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Recent advances in radiotherapy for head and neck cancers.


Advancements in surgery have made it possible to resect cancers that had previously been regarded as incurable. Similarly, new developments in radiation oncology have helped improve the outlook for patients with locally advanced or recurrent head and neck cancers. Among these advancements are refinements in altered fractionation, three-dimensional conformal radiotherapy, intensity-modulated radiotherapy, stereotactic radiosurgery and fractionated stereotactic radiotherapy, neutron-beam radiotherapy, charged-particle radiotherapy, and intra-operative radiotherapy. These recent developments have allowed radiation oncologists to escalate the dose of radiation delivered to tumors while minimizing the dose delivered to surrounding normal tissue. Additionally, more continues to be learned about the optimum delivery of chemotherapy. This article provides an update on the status of these new developments in the treatment of head and neck cancers.


Cancers of the head and neck region constitute 3% of all cancers; approximately 40,000 new cases occur each year in the United States.[1] Smoking is the most common cause of head and neck cancers. [2] Alcohol abuse and poor oral hygiene are other common risk factors. [2] The role of genetic abnormalities is just now beginning to be elucidated. For example, p53 gene mutations are frequently observed in patients with head and neck cancers. [3,4] Infection with Epstein-Barr virus or human papillomavirus types 6, 11, 16, or 18 might also play a role in the development of head and neck malignancies. [2,5]

Patients with head and neck cancer should be placed under the care of a multidisciplinary team whose members can provide not only prospective treatment recommendations, but deliver dental care along with nutritional, psychological, and social support. The aims of a multidisciplinary approach are to maximize the duration of disease-free and overall survival while minimizing morbidity.

Several recent advances have been made in radiation techniques and planning for these patients, and more continues to be learned about chemotherapy. In this article, we discuss this important progress.

Conventional radiotherapy

Radiotherapy has been used to treat cancer for more than a century. The dose of radiation is typically expressed in terms of gray (Gy) units (1 Gy = 100 cGy = 100 rads), which denote the amount of energy deposited in tissue per unit of mass (J/kg).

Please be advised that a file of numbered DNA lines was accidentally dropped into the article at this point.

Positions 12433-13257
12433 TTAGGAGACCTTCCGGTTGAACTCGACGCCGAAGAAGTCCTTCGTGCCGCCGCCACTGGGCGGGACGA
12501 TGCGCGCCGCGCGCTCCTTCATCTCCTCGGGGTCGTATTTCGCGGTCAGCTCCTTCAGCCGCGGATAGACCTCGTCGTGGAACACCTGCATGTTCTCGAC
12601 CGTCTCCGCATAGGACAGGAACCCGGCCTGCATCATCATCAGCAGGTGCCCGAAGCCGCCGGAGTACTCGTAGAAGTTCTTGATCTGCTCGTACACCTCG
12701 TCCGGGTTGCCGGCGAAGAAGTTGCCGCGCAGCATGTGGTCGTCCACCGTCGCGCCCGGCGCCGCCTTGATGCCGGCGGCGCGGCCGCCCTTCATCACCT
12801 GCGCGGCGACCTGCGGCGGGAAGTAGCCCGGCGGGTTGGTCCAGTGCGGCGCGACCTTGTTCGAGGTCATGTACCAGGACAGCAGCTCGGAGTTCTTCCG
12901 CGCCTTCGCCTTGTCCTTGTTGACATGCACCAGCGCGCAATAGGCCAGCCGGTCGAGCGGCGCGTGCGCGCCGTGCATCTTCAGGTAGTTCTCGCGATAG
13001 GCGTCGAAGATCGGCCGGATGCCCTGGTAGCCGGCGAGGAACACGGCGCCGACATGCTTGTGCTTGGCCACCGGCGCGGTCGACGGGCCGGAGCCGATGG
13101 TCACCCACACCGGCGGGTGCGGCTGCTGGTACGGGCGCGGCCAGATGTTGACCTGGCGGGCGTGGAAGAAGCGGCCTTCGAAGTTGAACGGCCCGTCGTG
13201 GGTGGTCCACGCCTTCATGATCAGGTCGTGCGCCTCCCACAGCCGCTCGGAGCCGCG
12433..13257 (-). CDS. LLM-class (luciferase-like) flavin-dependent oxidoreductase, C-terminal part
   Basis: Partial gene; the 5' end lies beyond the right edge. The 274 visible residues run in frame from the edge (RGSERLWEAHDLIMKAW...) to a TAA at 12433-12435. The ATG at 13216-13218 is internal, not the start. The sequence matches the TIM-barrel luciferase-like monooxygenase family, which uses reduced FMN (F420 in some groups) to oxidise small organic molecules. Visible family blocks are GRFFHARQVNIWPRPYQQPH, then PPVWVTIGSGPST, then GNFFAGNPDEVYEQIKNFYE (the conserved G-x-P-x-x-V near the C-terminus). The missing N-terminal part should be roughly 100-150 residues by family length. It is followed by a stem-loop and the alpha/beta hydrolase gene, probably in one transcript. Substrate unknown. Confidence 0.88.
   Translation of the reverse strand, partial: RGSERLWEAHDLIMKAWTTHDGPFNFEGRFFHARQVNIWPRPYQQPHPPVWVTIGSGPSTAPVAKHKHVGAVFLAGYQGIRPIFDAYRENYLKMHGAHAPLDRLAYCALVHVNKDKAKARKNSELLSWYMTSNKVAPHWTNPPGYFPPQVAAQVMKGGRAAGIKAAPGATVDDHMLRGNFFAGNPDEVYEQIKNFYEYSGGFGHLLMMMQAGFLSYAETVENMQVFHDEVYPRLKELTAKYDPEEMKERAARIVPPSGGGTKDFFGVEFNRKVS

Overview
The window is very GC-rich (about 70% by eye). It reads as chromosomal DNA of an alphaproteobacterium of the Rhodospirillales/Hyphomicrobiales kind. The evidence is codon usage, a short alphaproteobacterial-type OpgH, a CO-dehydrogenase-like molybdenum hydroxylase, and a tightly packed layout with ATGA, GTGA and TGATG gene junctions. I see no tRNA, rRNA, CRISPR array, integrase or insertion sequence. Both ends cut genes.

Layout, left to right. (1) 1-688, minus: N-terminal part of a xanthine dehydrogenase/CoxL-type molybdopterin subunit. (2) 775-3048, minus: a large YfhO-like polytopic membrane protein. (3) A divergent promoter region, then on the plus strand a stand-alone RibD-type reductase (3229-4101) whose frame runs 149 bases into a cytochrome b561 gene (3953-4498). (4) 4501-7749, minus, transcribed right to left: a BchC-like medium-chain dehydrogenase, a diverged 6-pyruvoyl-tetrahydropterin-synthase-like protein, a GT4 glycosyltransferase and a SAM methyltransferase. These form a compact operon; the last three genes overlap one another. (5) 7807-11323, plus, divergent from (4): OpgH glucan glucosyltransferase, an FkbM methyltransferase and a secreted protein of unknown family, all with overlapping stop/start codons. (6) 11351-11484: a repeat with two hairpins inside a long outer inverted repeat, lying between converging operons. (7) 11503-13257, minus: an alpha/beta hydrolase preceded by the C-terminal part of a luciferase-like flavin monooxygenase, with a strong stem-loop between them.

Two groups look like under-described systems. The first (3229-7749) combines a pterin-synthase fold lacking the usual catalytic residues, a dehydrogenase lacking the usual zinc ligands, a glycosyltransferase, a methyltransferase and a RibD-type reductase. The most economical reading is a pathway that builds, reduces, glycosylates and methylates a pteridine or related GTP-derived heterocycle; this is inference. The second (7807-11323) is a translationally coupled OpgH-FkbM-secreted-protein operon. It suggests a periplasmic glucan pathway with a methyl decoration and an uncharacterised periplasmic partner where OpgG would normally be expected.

The most common method of delivering external-beam radiotherapy (EBRT) is by linear accelerators, which produce photons (x-rays). These machines use a penetrating, high-energy (4 to 6 MV) x-ray beam to minimize the dose of radiation that is delivered to the skin. In contrast, electrons and superficial x-rays are more limited in their depth of tissue penetration, and they are suitable only for treating superficial lesions. Radiation therapy can also be delivered via brachytherapy, which involves the implantation of radioisotopes such as iridium 192 ([Ir.sup.192]) or cesium 137 ([Cs.sup.137]) directly into unresectable cancers. During brachytherapy, gamma rays are emitted by the radioactive source, and they have the same biologic effect as x-rays.

For a given degree of tumor-cell killing, the delivery of multiple small doses of radiation (fractionation) carries a lower risk of late complications than does the delivery of a single large dose. For this reason, fractionation has been a cornerstone of radiotherapy since the 1920s. In general, 44 to 50 Gy of radiation, delivered in increments of 1.8 to 2.0 Gy per fraction, are administered to regions that have a risk of 15% or more of harboring microscopic disease. [6] Between 66 and 70 Gy are usually prescribed for primary tumors measuring 2 cm or less. [7] When radiotherapy alone is delivered to a patient with more advanced disease, doses of 70 Gy or more are necessary to control the primary tumor and involved nodes. [7]

As a rule of thumb, the dose of radiation required for locoregional control increases as tumor size increases. In patients with lymphadenopathy, EBRT alone can control more than 90% of neck nodes that measure 2 cm or less. [7] EBRT at doses of 70 Gy or more sterilizes only approximately 80% of nodes that measure 2 to 3 cm. [7] Lymph nodes that are larger than 3 cm are rarely controlled with EBRT alone; they usually require a planned neck dissection. An exception to this general rule applies to lymph node metastases of nasopharyngeal and tonsillar carcinomas; these metastases are more radiosensitive than are metastases that spread from primary tumors at other sites.

Altered fractionation

There has recently been an increase in interest in altered fractionation schedules that differ from the traditional once-daily approach. Locoregional control in advanced head and neck cancers is suboptimal when radiotherapy alone is administered on a once-daily schedule. For radio-biologic reasons, altered fractionation schedules--in which two or three doses of radiation are delivered daily (at least 6 hours apart to minimize toxicity)--have been actively explored in the treatment of advanced head and neck cancers.

Hyperfractionation. Hyperfractionation typically refers to twice-daily delivery. Overall, hyperfractionation delivers a higher total dose than once-daily fractionation in approximately the same amount of treatment time; radiation is delivered in more, but smaller, doses. By using a smaller dose per fraction than once-daily fractionation, hyperfractionation allows for the delivery of a higher total dose while remaining within the tolerance of late-responding tissues. As a result, hyperfractionation can decrease the risk of late complications while achieving the same or better tumor control as once-daily delivery.